Tuesday, 8 December 2015

Slade cliff seawatch

I treated myself to a seawatch at Port Eynon at first light on Sunday morning, but it was so drizzly when I arrived, that visibility did not extend beyond the surf. So a backup plan to add a few more records to SS48X was put in place and in the relative shelter of Slade Valley I managed to add a few species of interest; these included a mound of Weissia controversa var. densifolia growing under the hinge of a galvanized gate and some good patches of Plasteurhynchium striatulum growing on an outcrop under the coastal scrub. After 30 minutes the rain started to ease so I took my scope onto the cliff, but with little passing I soon became distracted by the bryophytes growing around me. I spent 30 blustery minutes with a hand lens adding some good species to the square, the best of which were Fossombronia caespitiformis (=husnotii) [photos above] which was frequent but scattered over many square metres, a little Bryum kunzei (=funkii), occasional Microbryum starckeanum and even smaller, what I'm pretty sure what is a new species for me, Cephaloziella calyculata [photos below]. There is a however, however, as the material was non-fruiting. The key in Paton took me quickly to calyculata/integerrima but the angular pale green gemmae and habitat seem to be the only distinctions between the two when non-fertile; integerrima usually displays red pigments and is not typically associated with Limestone. Perhaps Sam can let me know if this is a safe id? Like the Fossombronia, plants were scattered across a good area, so potentially quite a significant population if confirmed. I'm not sure what species the Cephaloziella is in the photos above (rather sparse oval gemmae present on a few shoots and underleaves frequent so possibly divaricata), but I initially thought the plants below might have been Lophozia excisa until closer inspection revealed pale green gemmae.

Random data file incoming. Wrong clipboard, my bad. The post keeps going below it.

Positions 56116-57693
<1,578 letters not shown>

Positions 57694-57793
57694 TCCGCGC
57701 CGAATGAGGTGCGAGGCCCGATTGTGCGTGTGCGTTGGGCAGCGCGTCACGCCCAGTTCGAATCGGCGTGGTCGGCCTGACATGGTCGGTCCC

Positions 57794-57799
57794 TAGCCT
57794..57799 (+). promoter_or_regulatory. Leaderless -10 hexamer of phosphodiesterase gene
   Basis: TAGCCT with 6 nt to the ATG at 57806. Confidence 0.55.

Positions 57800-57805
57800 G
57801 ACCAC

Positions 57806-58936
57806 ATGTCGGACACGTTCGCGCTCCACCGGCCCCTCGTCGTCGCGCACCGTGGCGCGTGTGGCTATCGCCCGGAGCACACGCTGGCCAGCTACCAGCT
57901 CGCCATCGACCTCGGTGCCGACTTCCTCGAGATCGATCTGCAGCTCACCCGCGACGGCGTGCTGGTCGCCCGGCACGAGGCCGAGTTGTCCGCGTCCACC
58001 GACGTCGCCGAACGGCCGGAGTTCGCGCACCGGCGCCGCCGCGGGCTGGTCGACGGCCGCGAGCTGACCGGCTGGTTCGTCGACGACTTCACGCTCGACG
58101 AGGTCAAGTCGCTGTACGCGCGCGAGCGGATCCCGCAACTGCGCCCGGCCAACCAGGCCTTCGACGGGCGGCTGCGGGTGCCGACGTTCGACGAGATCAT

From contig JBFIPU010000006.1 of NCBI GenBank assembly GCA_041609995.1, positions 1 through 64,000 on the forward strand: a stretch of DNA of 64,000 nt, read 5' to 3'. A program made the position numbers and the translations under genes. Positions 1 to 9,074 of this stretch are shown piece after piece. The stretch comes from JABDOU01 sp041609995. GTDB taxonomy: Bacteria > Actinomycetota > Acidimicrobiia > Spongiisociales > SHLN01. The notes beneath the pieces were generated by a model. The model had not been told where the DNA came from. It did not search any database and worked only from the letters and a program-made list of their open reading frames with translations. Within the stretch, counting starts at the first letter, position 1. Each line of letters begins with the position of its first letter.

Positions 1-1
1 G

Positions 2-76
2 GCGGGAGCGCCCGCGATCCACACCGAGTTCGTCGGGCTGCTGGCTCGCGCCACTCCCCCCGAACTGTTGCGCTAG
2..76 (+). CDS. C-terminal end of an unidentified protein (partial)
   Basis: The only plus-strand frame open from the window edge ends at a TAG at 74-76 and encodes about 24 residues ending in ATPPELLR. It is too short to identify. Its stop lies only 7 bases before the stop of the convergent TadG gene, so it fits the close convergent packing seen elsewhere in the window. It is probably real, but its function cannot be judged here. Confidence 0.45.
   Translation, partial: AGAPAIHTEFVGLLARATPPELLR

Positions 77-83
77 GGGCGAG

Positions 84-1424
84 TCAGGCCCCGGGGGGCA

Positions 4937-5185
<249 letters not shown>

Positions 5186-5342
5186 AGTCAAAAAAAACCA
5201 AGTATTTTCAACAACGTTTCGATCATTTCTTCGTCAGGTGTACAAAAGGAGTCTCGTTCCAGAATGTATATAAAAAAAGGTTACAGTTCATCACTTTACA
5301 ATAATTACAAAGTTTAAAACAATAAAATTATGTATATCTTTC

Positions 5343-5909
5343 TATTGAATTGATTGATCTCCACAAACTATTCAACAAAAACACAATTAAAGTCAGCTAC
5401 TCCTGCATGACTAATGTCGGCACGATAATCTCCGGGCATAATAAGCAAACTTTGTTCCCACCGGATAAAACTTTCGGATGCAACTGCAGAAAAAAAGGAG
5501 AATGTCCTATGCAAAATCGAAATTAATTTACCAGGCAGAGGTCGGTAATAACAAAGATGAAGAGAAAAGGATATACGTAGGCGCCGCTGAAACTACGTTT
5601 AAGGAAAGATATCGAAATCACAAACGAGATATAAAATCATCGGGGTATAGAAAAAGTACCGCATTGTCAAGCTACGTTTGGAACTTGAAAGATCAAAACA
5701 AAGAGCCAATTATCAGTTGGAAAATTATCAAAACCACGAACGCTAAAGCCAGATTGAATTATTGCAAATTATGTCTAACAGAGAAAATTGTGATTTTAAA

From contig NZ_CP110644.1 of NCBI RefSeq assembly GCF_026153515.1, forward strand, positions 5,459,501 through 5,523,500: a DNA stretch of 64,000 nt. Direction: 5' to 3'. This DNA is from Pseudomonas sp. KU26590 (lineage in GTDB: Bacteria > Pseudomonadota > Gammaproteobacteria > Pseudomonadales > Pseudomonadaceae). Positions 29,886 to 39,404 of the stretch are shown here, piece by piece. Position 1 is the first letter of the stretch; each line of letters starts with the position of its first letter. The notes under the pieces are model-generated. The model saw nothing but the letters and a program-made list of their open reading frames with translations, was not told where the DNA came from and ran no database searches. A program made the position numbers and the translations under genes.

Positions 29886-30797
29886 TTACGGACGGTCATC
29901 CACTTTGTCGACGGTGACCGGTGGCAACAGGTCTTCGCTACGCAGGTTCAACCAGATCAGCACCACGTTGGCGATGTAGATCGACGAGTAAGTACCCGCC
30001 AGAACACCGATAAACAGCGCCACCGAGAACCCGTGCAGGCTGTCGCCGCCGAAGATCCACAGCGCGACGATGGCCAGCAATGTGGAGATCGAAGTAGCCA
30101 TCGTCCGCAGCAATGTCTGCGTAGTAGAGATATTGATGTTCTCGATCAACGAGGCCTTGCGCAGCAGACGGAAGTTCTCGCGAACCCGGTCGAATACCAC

1. What a fabulous collection of species. It will be interesting to see whether the limestone cliffs of the Vale reveal similar delights when they finally get some proper survey effort.

  2. Richard Lansdown found Cephaloziella calyculata on Vale (if I remember correctly) but several other Gower limestone species remain to be found/absent. I have looked at the western end, near Ogmore, but the younger limestones remain poorly worked.